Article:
Westchester County judge censured for failing to report $50,000 loan


New York’s judicial watchdog voted to censure Westchester County Supreme Court Justice Linda S. Jamieson for failing to disclose a cash loan she made to an associate, a rare rebuke for a sitting judge.

In recommending his censure, the Judicial Ethics Commission also found that Jamieson pressured an attorney representing the partner to facilitate the collection of the loan.

“Judge Jamieson’s intentional failure to declare a cash loan of $50,000, for 13 years, was staggering and her explanations were unsatisfactory,” CJC Administrator Robert Tembeckjian said in a statement. . “She seriously compounded her initial misconduct by trying to pressure the debtor’s attorney to omit the loan from her bankruptcy filing.”

The committee’s vote, which took place in February but was made public on Monday, was not unanimous. Four members instead voted to remove Jamieson from office.

Joshua Reuven Katz, a matrimonial attorney who serves on the state bar association’s Court Discipline Proceedings Committee, notes that censorship usually consists of “a warning letter to the judge.”

“It’s public and it goes on their file,” he explained.

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Jamieson is a longtime judge in Westchester County. She became a family court judge in 1998 and later won a seat on the state Supreme Court, where she has served since 2003. Her current term is due to expire in 2030.

Jamieson can appeal the commission’s decision within 30 days to the Court of Appeal. If she does not, the decision becomes final.

In an emailed statement, a lawyer for Jamieson expressed regret for his conduct, but confirmed the judge’s commitment to continue his service on the bench.

“Judge Jamieson is sorry for all the mistakes she made,” said Richard Maltz. “However, she wishes to continue in public service as an accomplished and active Justice of the Supreme Court of the State of New York, as she has been for many years.”

In 2005, according to the commission, Jamieson lent Nicholas Natrella $50,000 in cash for use in a business venture.

However, in subsequent years, the full balance of the loan was not repaid.

New York State judges are required to file annual financial disclosure statements with the Justice System Ethics Commission. The form prescribed by the commission requires judges to disclose debts worth more than $1,000.

The commission says it was not until October 2019, three months after receiving a formal complaint about the omissions, that Jamieson decided to amend years of financial reports to include the loan.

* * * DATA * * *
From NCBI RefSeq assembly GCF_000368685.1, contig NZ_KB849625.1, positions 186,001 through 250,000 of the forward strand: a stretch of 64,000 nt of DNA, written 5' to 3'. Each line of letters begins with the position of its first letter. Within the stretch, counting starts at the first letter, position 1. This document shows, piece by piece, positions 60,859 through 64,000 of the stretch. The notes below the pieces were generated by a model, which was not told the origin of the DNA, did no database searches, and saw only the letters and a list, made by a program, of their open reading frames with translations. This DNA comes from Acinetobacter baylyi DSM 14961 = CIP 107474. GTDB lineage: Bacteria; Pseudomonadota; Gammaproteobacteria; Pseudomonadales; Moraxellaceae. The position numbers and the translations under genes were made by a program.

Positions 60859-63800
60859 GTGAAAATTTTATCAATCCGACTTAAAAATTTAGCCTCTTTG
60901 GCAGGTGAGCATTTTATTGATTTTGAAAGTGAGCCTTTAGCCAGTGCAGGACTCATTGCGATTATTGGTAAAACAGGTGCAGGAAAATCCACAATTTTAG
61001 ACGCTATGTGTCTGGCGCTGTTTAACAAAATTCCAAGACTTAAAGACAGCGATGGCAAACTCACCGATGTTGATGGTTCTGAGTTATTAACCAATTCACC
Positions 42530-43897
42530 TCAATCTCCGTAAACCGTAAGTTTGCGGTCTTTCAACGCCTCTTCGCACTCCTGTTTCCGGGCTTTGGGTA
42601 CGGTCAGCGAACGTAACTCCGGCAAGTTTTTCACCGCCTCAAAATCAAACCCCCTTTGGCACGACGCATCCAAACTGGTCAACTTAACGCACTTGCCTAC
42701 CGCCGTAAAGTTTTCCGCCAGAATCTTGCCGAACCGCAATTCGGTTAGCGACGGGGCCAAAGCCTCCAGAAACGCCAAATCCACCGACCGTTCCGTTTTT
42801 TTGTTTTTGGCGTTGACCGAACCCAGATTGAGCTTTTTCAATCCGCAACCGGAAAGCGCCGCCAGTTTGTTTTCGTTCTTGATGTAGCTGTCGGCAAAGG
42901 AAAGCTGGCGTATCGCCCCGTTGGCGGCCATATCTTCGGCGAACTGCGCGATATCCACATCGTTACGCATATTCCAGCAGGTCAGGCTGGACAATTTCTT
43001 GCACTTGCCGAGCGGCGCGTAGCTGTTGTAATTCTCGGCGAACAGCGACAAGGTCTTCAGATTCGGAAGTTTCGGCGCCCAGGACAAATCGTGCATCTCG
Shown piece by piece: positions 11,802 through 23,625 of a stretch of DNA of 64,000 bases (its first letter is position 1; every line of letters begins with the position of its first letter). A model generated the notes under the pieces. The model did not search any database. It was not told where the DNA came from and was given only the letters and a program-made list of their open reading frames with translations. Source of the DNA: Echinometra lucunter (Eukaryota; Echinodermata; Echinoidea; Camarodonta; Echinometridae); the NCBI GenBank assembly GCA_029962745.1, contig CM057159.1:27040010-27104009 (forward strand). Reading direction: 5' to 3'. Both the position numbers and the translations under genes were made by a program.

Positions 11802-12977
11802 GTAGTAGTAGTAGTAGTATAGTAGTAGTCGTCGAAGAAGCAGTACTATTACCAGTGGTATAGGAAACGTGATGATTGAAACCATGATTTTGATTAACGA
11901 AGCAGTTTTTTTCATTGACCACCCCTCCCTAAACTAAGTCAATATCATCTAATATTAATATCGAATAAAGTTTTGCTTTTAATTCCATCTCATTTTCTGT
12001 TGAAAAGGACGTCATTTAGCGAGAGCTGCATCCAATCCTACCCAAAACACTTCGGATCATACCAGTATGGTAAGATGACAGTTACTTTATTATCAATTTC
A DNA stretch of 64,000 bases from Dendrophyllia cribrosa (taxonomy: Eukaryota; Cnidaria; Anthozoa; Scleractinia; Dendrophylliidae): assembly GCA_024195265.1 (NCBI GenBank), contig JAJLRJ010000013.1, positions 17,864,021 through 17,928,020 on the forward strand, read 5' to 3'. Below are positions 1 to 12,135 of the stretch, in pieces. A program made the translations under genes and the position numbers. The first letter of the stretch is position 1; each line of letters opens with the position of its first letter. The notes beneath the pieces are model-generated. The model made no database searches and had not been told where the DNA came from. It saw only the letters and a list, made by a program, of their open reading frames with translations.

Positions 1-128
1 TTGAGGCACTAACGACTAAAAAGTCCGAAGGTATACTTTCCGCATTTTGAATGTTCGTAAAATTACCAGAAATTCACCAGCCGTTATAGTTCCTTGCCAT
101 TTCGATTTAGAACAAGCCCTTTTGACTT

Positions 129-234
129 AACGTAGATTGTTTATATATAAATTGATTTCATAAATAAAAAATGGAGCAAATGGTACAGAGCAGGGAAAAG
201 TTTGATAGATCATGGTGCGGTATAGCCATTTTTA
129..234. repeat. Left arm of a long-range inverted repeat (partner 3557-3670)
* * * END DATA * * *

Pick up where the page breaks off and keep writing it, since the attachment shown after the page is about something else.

During Jamieson’s disciplinary proceedings, she admitted that her conduct “was stupid because I never really took those forms seriously. Now I do.”

Monday’s report also revealed that Jamieson enlisted close associates to convince Natrella to formally acknowledge the loan was in default before calling Natrella’s attorney herself.

The report says Jamieson asked his significant other and a friend to contact Natrella on his behalf. Jamieson wanted Natrella to sign a judgment that would make it easier to collect the loan without having to go to court.

In 2014, Jamieson phoned Natrella attorney Anne Penachio, who was aware of Jamieson’s status as a public official because Penachio had been involved in a case before Jamieson the previous year.

The commission found that Penachio “felt compelled to obtain a judgment confession” from Natrella. During the call, Jamieson also suggested that Penachio omit the $50,000 loan from Natrella’s bankruptcy filing, the commission said.

In return, Penachio informed her that “the law required that all creditors be listed”.

New York State rules governing judicial conduct state that judges “shall not lend the prestige of judicial office to advance the private interests of the judge.”

Since 2000, the commission has only recommended discipline against 21 Westchester County judges, according to official statistics.

Katz, of the bar association’s judicial discipline committee, said that in New York, public discipline of judges is a relatively rare occurrence.

“The commission has hundreds of complaints to review across the state,” he observed. “Among those they investigate, it is very rare that they actually sanction.”

Asher Stockler is a reporter for The Journal News. You can find him on Twitter at @quasiasher or send him an email at [email protected]. Contact him securely: [email protected]

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